Most people are familiar with cotton fabric and with flax seed oil but not so much with flax clothing. Few people know the popular linen is actually flax clothing, as the flax fiber was originally used to make it. There is one interesting fact about flax that is not well known: flax clothing is way older than cotton clothing as some linen clothing as old as 10,000 years has been found in some Swiss lake dwellings. Archaeology discovered cotton fabric dating back to 5,000 BC, making it only 7,000 years old.
Clothes made of flax fibers are quite difficult to produce even to this day due to how rare the fiber itself is. The flax fiber is highly resistant and while used to make linen, other products such as ropes are also made of it. The flax fiber is a bast type as it’s obtained from the skin of the plant. There are several processes involved in obtaining the fiber as well as about 3 methods.
It is important to harvest flax by hand as to ensure the longest fiber possible. Sometimes, the plant is removed with the roots solely for this purpose. Retting is the process that separates the fibers from the plant and it can be done either in a natural manner by using special type of bacteria or by the use of chemicals that usually damage the the fiber. Sometimes, the process used to obtain cotton fibers is used on flax as well. “Cottonizing” flax is faster and cheaper.
The fabric is perfect for summertime wear as it keeps the body cool and fresh. In addition, linen clothing is very lightweight thus adding to its popularity for the hot summer days. The best part is that it can absorb 20% of the humidity and it will still feel dry. The linen made of flax is being used for many products: from mens and womens clothing including runners to bed linens or aprons and many other products in between.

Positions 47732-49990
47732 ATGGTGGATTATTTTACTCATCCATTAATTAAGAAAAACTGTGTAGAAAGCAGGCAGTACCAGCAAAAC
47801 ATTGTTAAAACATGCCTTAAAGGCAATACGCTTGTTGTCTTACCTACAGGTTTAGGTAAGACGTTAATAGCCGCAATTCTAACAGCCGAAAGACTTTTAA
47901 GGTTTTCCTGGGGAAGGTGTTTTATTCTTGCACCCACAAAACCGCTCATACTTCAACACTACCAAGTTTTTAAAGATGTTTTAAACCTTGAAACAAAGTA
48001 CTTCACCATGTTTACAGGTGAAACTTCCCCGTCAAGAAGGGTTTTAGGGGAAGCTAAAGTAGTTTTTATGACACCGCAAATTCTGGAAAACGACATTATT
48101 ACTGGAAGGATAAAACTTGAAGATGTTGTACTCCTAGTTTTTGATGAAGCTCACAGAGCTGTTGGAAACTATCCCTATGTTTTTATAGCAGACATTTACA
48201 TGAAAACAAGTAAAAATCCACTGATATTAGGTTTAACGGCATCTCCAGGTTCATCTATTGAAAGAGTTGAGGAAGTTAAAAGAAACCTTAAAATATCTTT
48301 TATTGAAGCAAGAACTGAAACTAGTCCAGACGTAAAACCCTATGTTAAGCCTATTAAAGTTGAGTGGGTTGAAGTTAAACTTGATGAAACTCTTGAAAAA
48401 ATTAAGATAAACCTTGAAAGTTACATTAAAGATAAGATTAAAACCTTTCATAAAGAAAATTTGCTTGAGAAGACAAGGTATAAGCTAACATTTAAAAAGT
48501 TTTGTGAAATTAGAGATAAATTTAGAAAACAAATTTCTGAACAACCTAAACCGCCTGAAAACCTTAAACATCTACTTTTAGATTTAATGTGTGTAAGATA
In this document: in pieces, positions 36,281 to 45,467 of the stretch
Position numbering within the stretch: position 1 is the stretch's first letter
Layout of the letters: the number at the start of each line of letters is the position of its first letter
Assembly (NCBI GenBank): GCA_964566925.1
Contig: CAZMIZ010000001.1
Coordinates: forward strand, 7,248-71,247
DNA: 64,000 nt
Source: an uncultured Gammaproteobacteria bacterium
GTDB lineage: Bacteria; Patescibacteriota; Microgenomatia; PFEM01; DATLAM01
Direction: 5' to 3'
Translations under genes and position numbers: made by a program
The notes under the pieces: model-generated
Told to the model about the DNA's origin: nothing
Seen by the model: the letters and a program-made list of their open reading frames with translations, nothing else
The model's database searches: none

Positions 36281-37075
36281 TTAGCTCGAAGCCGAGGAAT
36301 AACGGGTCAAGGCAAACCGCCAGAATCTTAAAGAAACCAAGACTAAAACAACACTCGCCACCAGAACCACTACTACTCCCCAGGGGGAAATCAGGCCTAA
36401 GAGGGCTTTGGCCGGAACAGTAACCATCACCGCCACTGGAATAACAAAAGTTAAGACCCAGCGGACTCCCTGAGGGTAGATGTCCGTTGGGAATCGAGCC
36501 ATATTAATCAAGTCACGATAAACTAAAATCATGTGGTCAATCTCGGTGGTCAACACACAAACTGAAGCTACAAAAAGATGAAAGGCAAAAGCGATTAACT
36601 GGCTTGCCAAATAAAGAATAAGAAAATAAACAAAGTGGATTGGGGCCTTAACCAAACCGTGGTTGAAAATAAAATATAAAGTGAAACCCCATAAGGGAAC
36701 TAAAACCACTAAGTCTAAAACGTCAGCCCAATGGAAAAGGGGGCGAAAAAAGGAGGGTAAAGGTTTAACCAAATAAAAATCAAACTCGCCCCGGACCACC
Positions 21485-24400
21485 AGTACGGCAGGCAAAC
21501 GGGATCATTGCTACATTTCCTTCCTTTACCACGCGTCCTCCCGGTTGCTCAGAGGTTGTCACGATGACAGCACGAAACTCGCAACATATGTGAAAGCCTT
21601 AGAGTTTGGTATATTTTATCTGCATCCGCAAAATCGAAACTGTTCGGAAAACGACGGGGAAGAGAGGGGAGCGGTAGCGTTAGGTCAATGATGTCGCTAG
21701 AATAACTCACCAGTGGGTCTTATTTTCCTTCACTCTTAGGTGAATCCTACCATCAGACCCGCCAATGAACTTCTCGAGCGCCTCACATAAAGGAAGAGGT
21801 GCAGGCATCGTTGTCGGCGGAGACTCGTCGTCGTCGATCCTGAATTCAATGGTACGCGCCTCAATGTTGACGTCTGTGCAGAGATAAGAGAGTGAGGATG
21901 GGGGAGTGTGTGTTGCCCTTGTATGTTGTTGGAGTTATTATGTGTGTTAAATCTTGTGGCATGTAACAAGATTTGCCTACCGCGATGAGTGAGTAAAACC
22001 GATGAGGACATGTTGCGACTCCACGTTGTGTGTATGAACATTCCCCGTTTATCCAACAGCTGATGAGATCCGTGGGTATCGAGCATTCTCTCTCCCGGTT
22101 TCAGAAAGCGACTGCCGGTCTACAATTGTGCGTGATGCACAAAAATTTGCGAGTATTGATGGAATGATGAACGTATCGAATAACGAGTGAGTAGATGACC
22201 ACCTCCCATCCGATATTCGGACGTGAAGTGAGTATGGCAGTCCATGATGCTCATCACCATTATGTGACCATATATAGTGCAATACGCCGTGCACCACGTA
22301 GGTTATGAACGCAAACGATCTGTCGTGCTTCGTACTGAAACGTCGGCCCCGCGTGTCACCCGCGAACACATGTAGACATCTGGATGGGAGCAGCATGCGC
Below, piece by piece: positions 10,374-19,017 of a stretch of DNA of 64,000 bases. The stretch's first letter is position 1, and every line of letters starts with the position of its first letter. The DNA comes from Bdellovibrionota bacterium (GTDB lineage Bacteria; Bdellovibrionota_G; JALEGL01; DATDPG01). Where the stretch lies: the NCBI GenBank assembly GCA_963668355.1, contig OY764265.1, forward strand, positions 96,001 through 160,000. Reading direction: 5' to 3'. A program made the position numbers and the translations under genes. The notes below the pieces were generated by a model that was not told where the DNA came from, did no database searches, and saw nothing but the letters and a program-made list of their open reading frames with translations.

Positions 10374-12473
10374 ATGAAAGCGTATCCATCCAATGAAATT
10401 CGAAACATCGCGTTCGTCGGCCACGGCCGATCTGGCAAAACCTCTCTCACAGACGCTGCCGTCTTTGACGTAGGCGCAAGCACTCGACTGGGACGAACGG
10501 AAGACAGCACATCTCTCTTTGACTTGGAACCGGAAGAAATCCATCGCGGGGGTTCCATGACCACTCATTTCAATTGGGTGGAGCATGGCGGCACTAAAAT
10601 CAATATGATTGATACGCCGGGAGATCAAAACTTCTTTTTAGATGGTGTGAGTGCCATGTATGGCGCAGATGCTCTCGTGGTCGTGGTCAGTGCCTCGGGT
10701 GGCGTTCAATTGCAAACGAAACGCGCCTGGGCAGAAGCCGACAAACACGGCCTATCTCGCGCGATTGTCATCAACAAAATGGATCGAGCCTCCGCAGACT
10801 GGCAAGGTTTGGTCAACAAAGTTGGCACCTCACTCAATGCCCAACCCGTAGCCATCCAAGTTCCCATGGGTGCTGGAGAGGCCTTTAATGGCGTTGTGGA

The flax fiber is not naturally white as it occurs in shades of ivory, ecru, tan, or grey. Bleaching or dyeing flax clothing is common practice, however its color alteration is done only after flax is turned into fabric. Using the least chemicals on the plant itself and then on the fabric, one can be sure that have eco friendly linen on hands. There are times when flax is blend with other fibers to increase the fabric’s properties, but only when the other fibers are natural and still not chemically treated, can the end product still be called eco-friendly.
Comparing flax linen to other fabrics, such as cotton, the first noticeable thing is that flax is not as flexible as cotton and wrinkles quite fast. In addition, if the flax fabric bents repeatedly in the same place, it can break faster. Unlike cottons or other natural fibers, flax is best ironed when still wet, if one wants perfect ironing. Unlike wool, flax shrinks just a little bit, and only once or a few times, when it’s first washed. Flax linen allows many different cleaning methods just like cotton and unlike silk, for instance.